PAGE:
Martin

--
Richard S. MarkenÂ
"Perfection is achieved not when you have nothing more to add, but when you
have nothing left to take away.�
                --Antoine de Saint-Exupery

Sorry Martin…

···

From: Richard Marken [mailto:rsmarken@gmail.com]
Sent: Wednesday, December 06, 2017 12:20 AM
To: csgnet@lists.illinois.edu
Subject: Re: “:” and what is perceived

[From Rick Marken (2017.12.05.1520)]

[Martin Taylor 2017.12.05.14.0

RM: Virtually everyone (except me) who was involved in the discussion of controlling perceptions and controlling aspects of the environment accepted the idea that it was only perception that is controlled by a control system.

MT: We disagree on our perceptions of what people believed or said in that everlasting discussion. I don’t suppose it will make any difference, but here is my position (again).

RM: Do you agree that when a control system controls a perceptual variable, p, it is controlling the aspect of the environment, q.i, to which that variable corresponds?

HB : Again. Why didn’t you use this course of thinking in sleeping example ? It’s 6-10 hours how people control. How can you use it in sitting and thinking example ? Stop confussing people arround if even you don’t beleive in generality of your own thinking ?

RM (earlier) : Sleeping is a tough one but I think it is controlling done by the autonomic nervous system that has the aim of keeping some intrinsic physiological variables in genetically determined reference states.

HB : So where is »controlled aspect« of enviroment ? PCT is general theory about how organisms function not just about two or three experimental examples of »controlled aspect« of environment.

Boris

What you know of the world is what you perceive. That is the only truth of which you can be sure (paraphrasing Bill Powers because I believe it to be true). Therefore all you can be sure of controlling is your perception of the world. How you control that is theory.

Whether you live happily or suffer damage and death depends on what happens in the real outer world that affects your body. If controlling what you perceive fails to control something in the real world that corresponds to that perception, it does not make any difference to your happy survival, except possibly because of the random side-effects generated by your actions. Therefore most of the perceptions you control must result in control of some aspect of the real world.

Evolution (including reorganization, both being theories about the real world) favours structures that enhance the likelihood that those structures will be reproduced, and perceptions that when controlled do not result in control of some aspect of the real world are more likely to reduce the likelihood of survival and reproduction. Such perceptions are unlikely to survive. Therefore the processes that produce the perceptions, which are the only aspects of the world of which we can be sure, will almost all produce perceptions that allow effective control of those aspects of the world that correspond to them.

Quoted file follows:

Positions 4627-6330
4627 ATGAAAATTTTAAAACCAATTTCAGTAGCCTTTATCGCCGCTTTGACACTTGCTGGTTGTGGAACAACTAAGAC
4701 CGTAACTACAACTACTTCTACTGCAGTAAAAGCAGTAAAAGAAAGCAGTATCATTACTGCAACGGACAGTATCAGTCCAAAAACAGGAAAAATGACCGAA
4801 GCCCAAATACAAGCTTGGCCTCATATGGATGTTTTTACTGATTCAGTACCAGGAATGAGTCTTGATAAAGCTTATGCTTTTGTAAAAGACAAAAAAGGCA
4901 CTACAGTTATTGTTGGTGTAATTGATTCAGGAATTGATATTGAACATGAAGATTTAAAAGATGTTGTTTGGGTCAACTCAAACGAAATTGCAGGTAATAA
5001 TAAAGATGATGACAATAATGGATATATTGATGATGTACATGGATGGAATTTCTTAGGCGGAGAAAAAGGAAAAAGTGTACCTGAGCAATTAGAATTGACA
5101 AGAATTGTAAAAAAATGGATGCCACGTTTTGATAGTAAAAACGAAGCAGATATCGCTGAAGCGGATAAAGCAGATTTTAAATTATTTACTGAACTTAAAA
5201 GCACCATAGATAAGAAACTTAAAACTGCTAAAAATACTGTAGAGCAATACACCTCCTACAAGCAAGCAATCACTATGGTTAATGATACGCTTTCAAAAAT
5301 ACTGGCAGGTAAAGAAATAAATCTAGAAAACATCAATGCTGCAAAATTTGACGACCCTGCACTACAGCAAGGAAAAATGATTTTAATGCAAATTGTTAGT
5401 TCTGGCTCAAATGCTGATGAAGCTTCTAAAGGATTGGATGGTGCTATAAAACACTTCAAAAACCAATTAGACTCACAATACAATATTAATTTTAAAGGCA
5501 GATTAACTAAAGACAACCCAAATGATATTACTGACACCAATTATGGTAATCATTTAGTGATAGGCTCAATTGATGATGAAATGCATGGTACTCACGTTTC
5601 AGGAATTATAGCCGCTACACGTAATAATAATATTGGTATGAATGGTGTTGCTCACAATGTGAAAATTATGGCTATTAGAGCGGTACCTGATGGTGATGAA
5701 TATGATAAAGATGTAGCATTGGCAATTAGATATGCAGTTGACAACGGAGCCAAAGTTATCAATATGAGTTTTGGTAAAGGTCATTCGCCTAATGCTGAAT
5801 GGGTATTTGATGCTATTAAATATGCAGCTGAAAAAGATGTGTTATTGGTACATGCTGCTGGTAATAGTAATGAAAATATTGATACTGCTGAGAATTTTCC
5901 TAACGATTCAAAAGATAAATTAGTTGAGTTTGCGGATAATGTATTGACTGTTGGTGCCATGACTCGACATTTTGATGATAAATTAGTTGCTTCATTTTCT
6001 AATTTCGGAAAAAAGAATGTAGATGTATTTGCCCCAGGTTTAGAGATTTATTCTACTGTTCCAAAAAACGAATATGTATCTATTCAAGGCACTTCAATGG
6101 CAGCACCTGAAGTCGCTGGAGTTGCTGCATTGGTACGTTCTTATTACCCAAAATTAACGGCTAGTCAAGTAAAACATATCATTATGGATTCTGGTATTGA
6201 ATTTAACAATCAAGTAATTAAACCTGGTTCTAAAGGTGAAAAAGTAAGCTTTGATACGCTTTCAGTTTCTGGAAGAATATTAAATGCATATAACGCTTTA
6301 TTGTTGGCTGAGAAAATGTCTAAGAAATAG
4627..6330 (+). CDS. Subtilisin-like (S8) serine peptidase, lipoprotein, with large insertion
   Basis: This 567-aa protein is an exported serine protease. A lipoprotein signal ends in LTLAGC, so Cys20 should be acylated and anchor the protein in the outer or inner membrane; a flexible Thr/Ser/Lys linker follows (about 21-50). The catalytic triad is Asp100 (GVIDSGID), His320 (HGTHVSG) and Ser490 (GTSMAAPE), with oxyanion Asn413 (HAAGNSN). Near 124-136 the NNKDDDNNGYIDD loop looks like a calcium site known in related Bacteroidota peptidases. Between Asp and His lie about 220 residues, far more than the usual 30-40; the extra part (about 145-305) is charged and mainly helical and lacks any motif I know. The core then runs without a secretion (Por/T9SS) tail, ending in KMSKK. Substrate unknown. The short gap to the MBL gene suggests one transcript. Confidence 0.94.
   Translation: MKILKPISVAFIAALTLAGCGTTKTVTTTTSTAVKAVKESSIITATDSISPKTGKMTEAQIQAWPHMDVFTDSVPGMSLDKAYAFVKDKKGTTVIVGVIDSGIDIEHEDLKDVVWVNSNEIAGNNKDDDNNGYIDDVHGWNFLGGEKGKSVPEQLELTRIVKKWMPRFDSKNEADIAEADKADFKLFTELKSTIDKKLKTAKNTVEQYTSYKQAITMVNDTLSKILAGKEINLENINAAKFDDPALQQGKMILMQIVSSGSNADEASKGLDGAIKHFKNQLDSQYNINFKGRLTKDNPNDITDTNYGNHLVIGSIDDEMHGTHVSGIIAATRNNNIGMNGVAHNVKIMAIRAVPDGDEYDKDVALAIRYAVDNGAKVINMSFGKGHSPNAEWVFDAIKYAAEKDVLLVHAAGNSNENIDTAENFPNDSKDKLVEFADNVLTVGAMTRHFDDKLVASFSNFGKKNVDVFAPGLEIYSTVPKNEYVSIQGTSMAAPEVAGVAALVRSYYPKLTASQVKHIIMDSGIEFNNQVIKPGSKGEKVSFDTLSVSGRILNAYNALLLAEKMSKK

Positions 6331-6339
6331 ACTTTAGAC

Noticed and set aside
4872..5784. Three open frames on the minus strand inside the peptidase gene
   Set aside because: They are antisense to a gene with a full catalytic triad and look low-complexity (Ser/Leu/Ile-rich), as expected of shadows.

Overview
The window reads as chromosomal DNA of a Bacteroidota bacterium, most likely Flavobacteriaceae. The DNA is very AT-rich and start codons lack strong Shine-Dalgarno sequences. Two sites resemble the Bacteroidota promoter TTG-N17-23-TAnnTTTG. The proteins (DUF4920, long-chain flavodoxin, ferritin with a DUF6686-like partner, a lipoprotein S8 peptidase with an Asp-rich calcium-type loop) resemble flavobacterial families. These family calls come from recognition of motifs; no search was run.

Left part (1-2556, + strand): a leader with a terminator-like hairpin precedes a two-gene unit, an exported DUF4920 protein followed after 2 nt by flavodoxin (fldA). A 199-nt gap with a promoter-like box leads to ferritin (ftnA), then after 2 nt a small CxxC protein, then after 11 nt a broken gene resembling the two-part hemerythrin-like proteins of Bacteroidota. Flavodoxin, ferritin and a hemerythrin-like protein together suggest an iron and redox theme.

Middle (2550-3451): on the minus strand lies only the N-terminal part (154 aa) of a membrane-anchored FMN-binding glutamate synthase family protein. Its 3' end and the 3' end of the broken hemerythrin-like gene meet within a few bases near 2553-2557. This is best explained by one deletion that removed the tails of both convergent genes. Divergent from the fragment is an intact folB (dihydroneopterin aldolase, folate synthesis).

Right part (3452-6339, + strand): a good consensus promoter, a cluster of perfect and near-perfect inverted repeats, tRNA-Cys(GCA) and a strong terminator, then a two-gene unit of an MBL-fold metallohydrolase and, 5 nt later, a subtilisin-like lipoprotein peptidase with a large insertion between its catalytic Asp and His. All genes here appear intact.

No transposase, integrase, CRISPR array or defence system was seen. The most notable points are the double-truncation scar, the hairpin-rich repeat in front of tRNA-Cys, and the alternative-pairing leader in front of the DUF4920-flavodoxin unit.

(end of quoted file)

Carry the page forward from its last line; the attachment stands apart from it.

Bottom line: because of evolutionary and reorganizational processes, control of aspects of the real world coexists with control of perception. That you control your perceptions is theory that I perceive because I perceive that you control aspects of the world. That I control something in the real world is also theory that I perceive because I perceive that I control some of my perceptions, as is the theory that what I perceive corresponds in some way to a real world in which you exist.

Given my theory that my perceptions correspond to aspects of a real world, then control of aspects of the real world is what matters. Control of your perceptions is how you do it, in my theory, though my control of my perceptions is basic and not theoretical.

That’s not quite what you said. I don’t know to what degree what you said applies to others in the discussion, but my perception is that it applies to not many, if any, other than Boris.

I’m not going to touch the various definitions of “behaviour” other than to note that most words in most natural languages mean whatever they imply to the reader-listener at the time. Definitions may help the reader-listener determine the effect the writer-talker intended, but not much more.

Martin

Richard S. Marken

"Perfection is achieved not when you have nothing more to add, but when you
have nothing left to take away.�
–Antoine de Saint-Exupery

[Martin Taylor 2017.12.05.23.48]

Three independent questions to which an answer is required before I

can answer your question.

Do you agree that when a schizophrenic controls a perceptual

variable p that is completely real to him but not to those around
him, he is controlling the aspect of the environment q.i, to which
that variable corresponds (i.e. not in the environment perceptible
to anyone else)?

Do you believe that any (or all) perceptions p have a corresponding

environmental variable q.i that is is a 1 to 1 noise-free
relationship with p?

How, precisely, do you define "controlling" in this question?

Martin
···

[From Rick Marken (2017.12.05.1520)]

[Martin Taylor 2017.12.05.14.0

            MT: We disagree on our perceptions of what people

believed or said in that everlasting discussion. I don’t
suppose it will make any difference, but here is my
position (again).

          RM: Do you agree that when a control system controls a

perceptual variable, p, it is controlling the aspect of
the environment, q.i, to which that variable corresponds?

                        RM: Virtually everyone (except me) who

was involved in the discussion of
controlling perceptions and controlling
aspects of the environment accepted the idea
that it was only perception that is
controlled by a control system.

Down…

···